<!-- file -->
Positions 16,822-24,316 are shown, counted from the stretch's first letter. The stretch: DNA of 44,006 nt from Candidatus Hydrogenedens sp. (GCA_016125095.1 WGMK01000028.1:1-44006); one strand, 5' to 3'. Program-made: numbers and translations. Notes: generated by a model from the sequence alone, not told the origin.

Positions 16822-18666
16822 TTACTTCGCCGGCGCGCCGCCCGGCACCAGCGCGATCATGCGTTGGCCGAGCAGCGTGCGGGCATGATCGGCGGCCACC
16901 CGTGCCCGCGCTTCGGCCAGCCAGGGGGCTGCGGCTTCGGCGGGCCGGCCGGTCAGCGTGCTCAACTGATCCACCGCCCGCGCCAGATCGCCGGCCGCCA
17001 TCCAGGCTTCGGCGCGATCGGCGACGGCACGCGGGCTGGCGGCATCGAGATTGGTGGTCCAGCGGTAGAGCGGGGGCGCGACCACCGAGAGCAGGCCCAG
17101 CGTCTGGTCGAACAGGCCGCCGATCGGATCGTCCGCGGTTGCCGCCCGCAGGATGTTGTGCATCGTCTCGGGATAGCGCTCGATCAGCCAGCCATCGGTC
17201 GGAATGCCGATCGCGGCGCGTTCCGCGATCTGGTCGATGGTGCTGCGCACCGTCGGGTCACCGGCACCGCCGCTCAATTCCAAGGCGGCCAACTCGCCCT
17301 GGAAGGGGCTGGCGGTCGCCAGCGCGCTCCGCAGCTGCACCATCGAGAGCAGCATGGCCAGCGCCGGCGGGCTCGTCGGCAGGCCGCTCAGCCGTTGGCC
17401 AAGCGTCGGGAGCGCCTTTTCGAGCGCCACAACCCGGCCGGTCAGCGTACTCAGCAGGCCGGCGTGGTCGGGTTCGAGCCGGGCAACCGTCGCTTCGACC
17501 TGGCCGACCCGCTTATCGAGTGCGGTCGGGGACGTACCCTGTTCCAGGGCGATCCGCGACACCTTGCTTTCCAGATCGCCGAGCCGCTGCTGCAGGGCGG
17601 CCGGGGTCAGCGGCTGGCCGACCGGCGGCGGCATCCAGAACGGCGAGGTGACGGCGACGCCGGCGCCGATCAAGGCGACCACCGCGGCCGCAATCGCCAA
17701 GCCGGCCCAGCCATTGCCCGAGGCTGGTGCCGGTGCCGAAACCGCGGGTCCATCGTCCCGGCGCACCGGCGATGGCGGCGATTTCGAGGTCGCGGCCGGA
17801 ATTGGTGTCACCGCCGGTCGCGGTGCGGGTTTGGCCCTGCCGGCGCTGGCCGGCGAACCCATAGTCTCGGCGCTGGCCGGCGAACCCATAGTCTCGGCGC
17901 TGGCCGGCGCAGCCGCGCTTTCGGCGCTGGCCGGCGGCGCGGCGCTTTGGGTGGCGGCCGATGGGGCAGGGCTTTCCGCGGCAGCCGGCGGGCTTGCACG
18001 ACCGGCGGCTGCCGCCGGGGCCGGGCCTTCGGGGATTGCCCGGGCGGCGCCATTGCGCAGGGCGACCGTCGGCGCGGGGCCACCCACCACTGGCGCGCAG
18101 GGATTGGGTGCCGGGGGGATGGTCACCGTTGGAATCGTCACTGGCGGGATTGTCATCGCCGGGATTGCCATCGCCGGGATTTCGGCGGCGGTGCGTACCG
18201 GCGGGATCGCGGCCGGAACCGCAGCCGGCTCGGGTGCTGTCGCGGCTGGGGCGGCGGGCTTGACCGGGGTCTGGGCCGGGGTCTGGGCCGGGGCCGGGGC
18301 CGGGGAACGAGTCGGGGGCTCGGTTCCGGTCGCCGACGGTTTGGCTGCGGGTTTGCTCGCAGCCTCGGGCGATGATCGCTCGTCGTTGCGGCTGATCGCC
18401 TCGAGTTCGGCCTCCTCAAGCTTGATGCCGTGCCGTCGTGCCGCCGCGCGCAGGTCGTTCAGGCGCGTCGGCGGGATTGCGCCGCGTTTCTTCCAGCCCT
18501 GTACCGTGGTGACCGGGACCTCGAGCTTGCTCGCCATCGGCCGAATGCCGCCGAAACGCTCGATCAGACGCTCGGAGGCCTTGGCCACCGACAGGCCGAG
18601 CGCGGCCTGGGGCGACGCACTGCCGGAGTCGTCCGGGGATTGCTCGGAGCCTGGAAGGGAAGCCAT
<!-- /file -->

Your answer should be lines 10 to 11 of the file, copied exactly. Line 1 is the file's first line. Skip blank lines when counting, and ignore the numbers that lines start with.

17501 TGGCCGACCCGCTTATCGAGTGCGGTCGGGGACGTACCCTGTTCCAGGGCGATCCGCGACACCTTGCTTTCCAGATCGCCGAGCCGCTGCTGCAGGGCGG
17601 CCGGGGTCAGCGGCTGGCCGACCGGCGGCGGCATCCAGAACGGCGAGGTGACGGCGACGCCGGCGCCGATCAAGGCGACCACCGCGGCCGCAATCGCCAA